Q: Describe your process behind the featured piece.
JB: The most common thing people say when they first see this image is “Oh hey! Batman!” referencing the movie The Dark Knight and the red smiles painted on their faces. It has nothing to do with Batman. This photo was created a few years before that movie, and is part of a series of work called “Confessions.” The series deals with those unfortunate realities that the Christian faith is typically known for - a sort of stark visual self-criticism of the shortcomings of Christian communities as a whole and created in a way to help us wake up to how the outside world see us. It’s meant to confess to the world that what they see is valid, and inspire the church to make a change. This image in particular is about the lack of honesty among the church - how so many times we Christians hide how we are really feeling and what we are going through in the very environment we should be the most transparent. We put on a fresh face, smile, say everything is ok, and move on. We rarely function as a family or as a body.
The idea for this image unfortunately came from years of personal experience in the church. I was a worship leader, and no matter what I was going through at the time, I could put on my excited and happy face, and lead worship. I would push aside my doubts and frustrations, not wanting to be open and honest with those around me, even when I wasn’t leading. I created this image in an art class in college - and the whole series created an interesting dialog with my classmates - since most of them didn’t have the best view of Christians and the organized Church. To be honest, I didn’t either at that point of my life, and I personally hated God out of frustration. At one point, I had listened a song by Casting Crowns called “Stained-glass Masquerade” and this image popped into my mind! To create this image, I enlisted several of my friends, and told them to show up in their Sunday best, but neglected to mention what the shot was, or anything about a little red marker on their faces! But they were cool with the idea, sat in their pews, and acted like many of the church goers I grew up with, looking bored, tired, or distracted. I lit the image using flash strobes over x-large soft boxes to simulate a small, dim, window-lit church.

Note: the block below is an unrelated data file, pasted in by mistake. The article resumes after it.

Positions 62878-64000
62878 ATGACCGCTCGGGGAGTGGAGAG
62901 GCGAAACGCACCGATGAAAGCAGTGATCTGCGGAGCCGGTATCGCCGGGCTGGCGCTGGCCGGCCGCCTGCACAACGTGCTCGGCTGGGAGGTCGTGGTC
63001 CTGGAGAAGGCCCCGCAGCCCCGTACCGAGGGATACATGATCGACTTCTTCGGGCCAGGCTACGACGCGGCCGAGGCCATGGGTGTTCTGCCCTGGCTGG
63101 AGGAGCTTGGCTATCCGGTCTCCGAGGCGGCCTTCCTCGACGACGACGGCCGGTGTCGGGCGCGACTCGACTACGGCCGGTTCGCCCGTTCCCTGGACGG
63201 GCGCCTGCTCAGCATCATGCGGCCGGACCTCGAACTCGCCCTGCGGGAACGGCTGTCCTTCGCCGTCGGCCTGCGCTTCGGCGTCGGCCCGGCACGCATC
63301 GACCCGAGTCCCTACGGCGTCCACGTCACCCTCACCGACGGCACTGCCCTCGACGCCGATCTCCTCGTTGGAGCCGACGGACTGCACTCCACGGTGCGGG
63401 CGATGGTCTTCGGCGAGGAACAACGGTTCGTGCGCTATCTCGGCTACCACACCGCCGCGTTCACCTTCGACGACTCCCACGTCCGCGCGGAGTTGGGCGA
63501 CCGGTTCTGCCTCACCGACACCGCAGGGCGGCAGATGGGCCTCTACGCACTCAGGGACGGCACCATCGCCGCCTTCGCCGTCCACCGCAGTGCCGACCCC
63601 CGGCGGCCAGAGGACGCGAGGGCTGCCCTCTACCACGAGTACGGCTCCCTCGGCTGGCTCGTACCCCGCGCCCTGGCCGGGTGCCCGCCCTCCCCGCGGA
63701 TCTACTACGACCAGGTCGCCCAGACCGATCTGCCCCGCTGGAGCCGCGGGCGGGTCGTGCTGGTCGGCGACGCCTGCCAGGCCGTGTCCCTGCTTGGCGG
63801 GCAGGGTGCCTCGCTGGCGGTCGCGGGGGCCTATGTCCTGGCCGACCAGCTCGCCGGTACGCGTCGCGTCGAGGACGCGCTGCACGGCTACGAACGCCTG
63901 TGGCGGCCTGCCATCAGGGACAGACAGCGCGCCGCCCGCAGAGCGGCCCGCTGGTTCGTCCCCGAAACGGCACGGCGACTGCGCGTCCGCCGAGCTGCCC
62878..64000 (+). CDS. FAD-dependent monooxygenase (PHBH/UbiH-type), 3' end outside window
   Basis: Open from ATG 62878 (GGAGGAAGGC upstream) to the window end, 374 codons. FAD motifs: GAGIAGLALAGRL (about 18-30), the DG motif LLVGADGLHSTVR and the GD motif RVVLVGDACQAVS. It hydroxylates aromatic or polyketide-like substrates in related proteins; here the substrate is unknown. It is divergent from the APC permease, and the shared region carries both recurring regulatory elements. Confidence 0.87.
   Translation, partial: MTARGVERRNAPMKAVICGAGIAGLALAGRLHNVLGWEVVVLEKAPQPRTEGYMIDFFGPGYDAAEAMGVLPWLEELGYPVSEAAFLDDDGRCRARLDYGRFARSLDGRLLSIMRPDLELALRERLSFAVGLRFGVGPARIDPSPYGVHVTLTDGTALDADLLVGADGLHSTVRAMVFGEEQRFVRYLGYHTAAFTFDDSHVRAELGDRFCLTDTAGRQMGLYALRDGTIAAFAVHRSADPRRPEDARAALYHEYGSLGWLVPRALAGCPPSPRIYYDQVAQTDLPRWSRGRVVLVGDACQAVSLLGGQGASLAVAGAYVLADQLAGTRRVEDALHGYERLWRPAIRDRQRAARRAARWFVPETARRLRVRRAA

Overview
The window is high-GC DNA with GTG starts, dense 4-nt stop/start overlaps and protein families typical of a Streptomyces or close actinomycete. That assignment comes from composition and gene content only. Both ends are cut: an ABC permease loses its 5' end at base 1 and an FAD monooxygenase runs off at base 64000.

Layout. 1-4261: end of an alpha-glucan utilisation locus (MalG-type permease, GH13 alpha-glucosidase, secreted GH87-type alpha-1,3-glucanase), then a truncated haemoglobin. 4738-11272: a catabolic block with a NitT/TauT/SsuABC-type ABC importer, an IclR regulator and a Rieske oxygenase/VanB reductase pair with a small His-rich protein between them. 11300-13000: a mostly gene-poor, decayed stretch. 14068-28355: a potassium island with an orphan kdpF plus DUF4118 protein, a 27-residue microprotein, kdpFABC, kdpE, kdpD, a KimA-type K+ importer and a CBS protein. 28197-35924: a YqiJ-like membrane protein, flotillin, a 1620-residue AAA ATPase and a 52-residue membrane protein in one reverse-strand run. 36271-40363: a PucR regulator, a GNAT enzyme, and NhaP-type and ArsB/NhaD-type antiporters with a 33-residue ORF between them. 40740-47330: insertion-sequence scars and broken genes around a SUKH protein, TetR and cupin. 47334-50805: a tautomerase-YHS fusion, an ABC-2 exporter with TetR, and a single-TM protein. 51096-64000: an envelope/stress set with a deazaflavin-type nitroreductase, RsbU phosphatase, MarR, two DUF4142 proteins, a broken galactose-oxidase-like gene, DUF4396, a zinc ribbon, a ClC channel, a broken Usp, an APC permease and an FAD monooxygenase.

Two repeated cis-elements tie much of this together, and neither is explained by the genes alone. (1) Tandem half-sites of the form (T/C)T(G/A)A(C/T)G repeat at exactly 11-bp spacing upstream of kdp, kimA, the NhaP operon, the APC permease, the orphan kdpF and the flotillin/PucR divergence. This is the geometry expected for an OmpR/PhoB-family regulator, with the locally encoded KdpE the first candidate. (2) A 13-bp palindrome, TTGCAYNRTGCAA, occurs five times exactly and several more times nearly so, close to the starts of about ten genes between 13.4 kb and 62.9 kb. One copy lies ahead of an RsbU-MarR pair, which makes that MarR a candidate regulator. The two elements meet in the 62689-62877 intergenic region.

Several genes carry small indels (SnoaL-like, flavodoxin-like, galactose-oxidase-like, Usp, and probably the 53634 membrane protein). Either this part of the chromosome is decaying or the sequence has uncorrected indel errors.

More examples of my work are at http://joshboothphoto.com